Friday, October 31, 2008
Tuesday, October 21, 2008
Well, since we are now in a holding pattern (I started "maintenance" chemo yesterday, a drug called Lomustine) until I can begin the SGN 35 trial, I thought I would take the opportunity to write about my hair. Fascinating, I know.
Its falling out, being bald, and re-growth have certainly been the least of my worries with this whole cancer gig, but I know for many it can be traumatic. I have heard from friends and family, too, who had never seen me with short hair in my 34 years, that seeing my hair grow back has been interesting in a Chia Pet kind of way.
Initially, losing my hair, especially because it was really long, felt quite icky; there just seemed to be so much of it because the strands were so long. As soon as this started happening, I cut off my ponytail and realized how much I liked having a bob (I wish I'd found this out a decade earlier). However, this didn't last long as my hair was still noticeably thinning, so my very nervous hairdresser chopped it all off without taking out an eye. A few days later, my husband gave me the final "Sinead" buzz cut with an electric razor.
My first look in the mirror was a tough one, not because of my hair being gone, but because I felt like my privacy regarding having what was considered to be a "dreaded" illness was now obvious and that this "evidence" would now enter a room before I did. However, once I was over the initial shock, I found being bald very empowering. There was no more long, blond hair to hide behind (not that I was aware that I was even hiding) and I felt pretty kick-ass, if I do say so myself. People know you mean business if you are a bald female, regardless of what they think the reason may be.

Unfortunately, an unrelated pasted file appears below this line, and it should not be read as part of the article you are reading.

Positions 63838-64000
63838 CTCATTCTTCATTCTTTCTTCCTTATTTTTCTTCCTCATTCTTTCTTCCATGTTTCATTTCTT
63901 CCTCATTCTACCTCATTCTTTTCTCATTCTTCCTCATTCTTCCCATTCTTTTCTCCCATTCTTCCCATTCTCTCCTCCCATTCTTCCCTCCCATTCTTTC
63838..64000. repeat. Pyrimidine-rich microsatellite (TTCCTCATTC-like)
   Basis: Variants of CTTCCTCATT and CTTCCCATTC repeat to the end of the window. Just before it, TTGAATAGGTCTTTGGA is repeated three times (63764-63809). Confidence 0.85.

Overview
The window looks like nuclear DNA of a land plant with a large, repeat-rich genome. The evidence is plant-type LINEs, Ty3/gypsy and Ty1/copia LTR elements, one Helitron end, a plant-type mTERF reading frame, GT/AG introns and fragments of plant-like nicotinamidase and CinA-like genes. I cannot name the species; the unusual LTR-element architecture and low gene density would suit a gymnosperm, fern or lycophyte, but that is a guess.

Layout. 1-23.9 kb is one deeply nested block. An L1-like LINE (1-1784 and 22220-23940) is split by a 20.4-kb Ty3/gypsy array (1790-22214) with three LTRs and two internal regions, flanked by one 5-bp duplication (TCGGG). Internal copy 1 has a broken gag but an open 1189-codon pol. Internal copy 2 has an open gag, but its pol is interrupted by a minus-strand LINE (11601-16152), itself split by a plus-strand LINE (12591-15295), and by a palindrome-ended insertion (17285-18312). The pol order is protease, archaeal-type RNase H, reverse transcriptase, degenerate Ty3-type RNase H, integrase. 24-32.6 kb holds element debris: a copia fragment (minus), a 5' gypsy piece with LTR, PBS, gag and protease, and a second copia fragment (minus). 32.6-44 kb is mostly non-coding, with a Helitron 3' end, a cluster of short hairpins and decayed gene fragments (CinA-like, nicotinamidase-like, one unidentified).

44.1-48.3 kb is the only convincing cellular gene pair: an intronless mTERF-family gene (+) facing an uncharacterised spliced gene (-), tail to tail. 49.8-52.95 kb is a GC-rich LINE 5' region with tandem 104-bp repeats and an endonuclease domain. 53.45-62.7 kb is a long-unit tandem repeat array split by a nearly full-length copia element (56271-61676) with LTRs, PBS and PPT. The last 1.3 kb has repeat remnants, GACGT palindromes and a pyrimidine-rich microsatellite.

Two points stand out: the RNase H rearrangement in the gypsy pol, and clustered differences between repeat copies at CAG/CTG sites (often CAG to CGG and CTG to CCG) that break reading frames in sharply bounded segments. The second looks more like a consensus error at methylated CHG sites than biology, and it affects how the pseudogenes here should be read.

I have since come to regard a bald head, particularly on a woman, as utterly beautiful and natural. It enables us to see another's face, bright eyes and lines of expression with so much more clarity. When I see friends who are undergoing treatment that causes hair loss, I am overwhelmed by the inherent beauty of each of their faces and am often struck at the actual superfluousness of hair. When I didn't have any, I started to find it weird looking and unnecessary on people who did. Funny and wonderful how the mind adapts.
What was actually more difficult was when my hair started to grow back in an unfamiliar colour and texture. Having always had pin-straight, long blond hair, tight, curly brown hair was a bit of a shocker for me. It was hard to identify with and, as I had experienced so many changes, I really just wanted my old familiar hair back. I was told that the chemo curls were temporary and I gave them a good ten months before taking them to slaughter. They simply would not straighten-out or weigh-down, and in the words of one of my dear friends, I "looked like Ronald McDonald," just without the big red shoes.
So, off they went, nearly a year of hair growth falling to the stylist's floor, but low-and-behold, after that cut, my hair started to grow in much straighter and a bit lighter. Now it's almost in a bob; I'm just waiting for the remainder of the Cocker Spaniel ears to grow out. In the last few weeks, I've also been able to get it into a rather precarious pony tail with the help of half-a-dozen bobby pins.
In a nut shell, I'm happy to have hair, but will certainly not go to pieces if I have to lose it again (which doesn't seem to be the case for the foreseeable future). However, if I do, I will look forward to the unfettered beauty and confidence that I see, love and appreciate in the faces of my brave, currently-bald friends, regardless of my undeniably large frontal lobe.
Wednesday, October 15, 2008
I Wasn't Kidding About the Waffles...
Breakfast in Texas
We're back. It's taken me a while to write as I have had a pretty sore back after the bone marrow biopsies I had in Houston and couldn't sit down for long at the computer. Perhaps, if I would finally opt for a comfortable and ergonomically-correct desk chair instead of a nice-looking one, I would have been here sooner too.